Wednesday, December 17, 2014

In short: Tactical Force (2011)

A quartet of irresponsible meathead LA Swat cops (Steve Austin, Michael Jai White, Lexa Doig and Steve Bacic) earn themselves a bit of a refresher training run in one of those mini complexes of empty warehouses beloved of all cheap-o action films.

Unfortunately, these warehouses are also where a crook named Kenny (Michael Eklund) has hidden a mysterious McGuffin, and where said Kenny now has trouble with two different groups of gangsters, one lead by Russian gangster Demetrius (Michael Shanks), the other by African Italian Lampone (Adrian Holmes). Quickly, our under-armed cops are finding themselves in the middle of a siege situation, with various double-crosses between the gangsters adding a bit more danger and possibility to the situation.

Now, if there’s one thing less promising than a direct-to-DVD action movie starring Steve Austin it must be one that also happens to be a comedy. So colour me surprised when – after a pretty horrible first ten minutes – I found myself mostly amused by Adamo P. Coltraro’s Tactical Force. Sure, Austin is – as always – not very good, what with his generally wooden acting and his for an action hero very stiff physical performance (I suspect the ex-wrestler curse of back damage?), but he’s at least not horrible. Plus, unlike in every other Austin film I’ve seen, this one doesn’t have a scene where he holds an “America, fuck yeah” monologue.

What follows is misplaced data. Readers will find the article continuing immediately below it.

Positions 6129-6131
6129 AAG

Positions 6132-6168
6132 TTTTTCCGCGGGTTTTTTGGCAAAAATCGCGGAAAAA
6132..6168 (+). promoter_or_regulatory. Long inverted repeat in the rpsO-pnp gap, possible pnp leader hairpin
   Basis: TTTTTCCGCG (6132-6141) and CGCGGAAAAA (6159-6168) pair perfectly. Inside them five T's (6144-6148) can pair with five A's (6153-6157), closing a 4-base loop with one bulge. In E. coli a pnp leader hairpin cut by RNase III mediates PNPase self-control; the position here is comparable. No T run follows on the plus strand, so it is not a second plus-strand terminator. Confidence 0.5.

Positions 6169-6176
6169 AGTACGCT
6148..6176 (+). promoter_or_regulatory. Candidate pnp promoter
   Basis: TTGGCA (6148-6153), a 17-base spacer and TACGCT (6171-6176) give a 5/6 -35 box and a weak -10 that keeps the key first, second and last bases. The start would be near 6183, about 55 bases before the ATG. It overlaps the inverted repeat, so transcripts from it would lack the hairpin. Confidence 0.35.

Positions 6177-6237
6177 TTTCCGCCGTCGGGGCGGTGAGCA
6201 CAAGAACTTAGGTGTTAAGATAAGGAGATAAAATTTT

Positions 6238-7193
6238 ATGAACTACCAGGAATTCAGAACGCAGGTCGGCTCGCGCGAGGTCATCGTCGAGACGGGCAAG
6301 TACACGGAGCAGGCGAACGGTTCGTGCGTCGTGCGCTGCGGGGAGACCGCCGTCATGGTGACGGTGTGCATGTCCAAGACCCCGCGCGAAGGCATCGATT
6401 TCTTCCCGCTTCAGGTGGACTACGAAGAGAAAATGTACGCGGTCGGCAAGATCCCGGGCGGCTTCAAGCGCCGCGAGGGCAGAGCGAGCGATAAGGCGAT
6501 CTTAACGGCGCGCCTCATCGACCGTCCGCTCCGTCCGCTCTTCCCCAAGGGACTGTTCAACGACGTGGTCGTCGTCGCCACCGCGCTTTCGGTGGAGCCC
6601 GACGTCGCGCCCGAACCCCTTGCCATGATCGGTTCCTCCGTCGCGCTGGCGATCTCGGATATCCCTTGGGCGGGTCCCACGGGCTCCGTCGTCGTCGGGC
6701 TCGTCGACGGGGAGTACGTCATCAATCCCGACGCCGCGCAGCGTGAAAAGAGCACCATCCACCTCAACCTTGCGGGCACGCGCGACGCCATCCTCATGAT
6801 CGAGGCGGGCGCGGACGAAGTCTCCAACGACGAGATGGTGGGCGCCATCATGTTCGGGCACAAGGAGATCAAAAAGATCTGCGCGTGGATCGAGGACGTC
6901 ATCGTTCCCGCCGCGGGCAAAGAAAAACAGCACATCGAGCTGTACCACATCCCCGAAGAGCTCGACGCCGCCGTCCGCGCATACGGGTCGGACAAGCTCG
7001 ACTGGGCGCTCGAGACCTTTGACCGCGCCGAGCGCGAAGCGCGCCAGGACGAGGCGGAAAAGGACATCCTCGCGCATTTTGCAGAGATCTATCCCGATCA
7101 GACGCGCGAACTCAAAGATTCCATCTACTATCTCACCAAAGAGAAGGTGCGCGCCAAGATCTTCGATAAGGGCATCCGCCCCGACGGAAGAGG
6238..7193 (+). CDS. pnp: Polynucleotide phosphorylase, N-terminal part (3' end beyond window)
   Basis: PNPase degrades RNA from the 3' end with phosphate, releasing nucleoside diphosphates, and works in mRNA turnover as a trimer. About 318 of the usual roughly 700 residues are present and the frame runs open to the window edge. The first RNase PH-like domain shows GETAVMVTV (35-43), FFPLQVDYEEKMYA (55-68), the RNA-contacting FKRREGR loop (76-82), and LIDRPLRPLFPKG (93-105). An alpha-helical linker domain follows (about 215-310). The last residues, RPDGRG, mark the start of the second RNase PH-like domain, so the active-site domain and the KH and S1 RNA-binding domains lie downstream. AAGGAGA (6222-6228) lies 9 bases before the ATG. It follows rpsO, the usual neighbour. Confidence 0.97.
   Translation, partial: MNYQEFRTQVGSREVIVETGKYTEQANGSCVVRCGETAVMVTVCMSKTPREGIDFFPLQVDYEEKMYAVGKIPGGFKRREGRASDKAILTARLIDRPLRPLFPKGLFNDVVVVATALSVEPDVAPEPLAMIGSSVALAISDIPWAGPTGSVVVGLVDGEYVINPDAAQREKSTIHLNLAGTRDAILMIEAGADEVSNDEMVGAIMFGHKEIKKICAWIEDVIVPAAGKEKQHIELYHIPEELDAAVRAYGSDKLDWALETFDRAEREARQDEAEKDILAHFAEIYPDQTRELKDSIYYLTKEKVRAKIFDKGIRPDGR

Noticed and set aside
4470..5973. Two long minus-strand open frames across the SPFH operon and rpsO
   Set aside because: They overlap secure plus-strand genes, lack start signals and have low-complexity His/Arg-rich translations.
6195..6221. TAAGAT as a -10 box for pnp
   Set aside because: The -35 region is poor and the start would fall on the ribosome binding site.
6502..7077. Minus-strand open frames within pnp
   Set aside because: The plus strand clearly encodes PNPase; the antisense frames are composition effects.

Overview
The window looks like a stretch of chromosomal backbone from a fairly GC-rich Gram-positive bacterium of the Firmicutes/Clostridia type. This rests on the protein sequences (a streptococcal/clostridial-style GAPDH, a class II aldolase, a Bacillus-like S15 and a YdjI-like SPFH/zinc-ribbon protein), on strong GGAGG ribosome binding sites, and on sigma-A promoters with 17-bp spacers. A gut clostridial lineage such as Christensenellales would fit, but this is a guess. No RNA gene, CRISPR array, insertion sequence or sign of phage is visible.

Then there’s the little fact that the rest of the cast is really fun to watch, with Shanks, Holmes and Eklund hamming it up lovingly while White and Doig are their usual dependable likeable selves (so much so I don’t really see much of a reason why White’s and Austin’s roles shouldn’t have been swapped). While the script isn’t exactly full of scintillating dialogue, it does time its bargain basement Tarrantino-isms quite well. Why, I even found myself laughing at some of them!

And even though the film is clearly pretty darn cheaply done, Coltraro does make the most out of his miniscule budget, with some finely timed and decently staged fights, as well as an absurd yet played straight mini car chase on the empty warehouse lot that is much more fun to watch than this sort of thing by all rights should be. Fitting the economical plot, Coltraro’s direction is clean and straightforward in a classical budget style, without too many annoying editing effects, depending on a cast and stunt performers who actually know what they’re doing, and there’s no love for the teal and you know what colour (or rather lack of colour) scheme direct-to-DVD films love even more than their more costly brethren.

While the resulting film isn’t a masterpiece by any means, it delivers much more than you can normally expect of a film like it.

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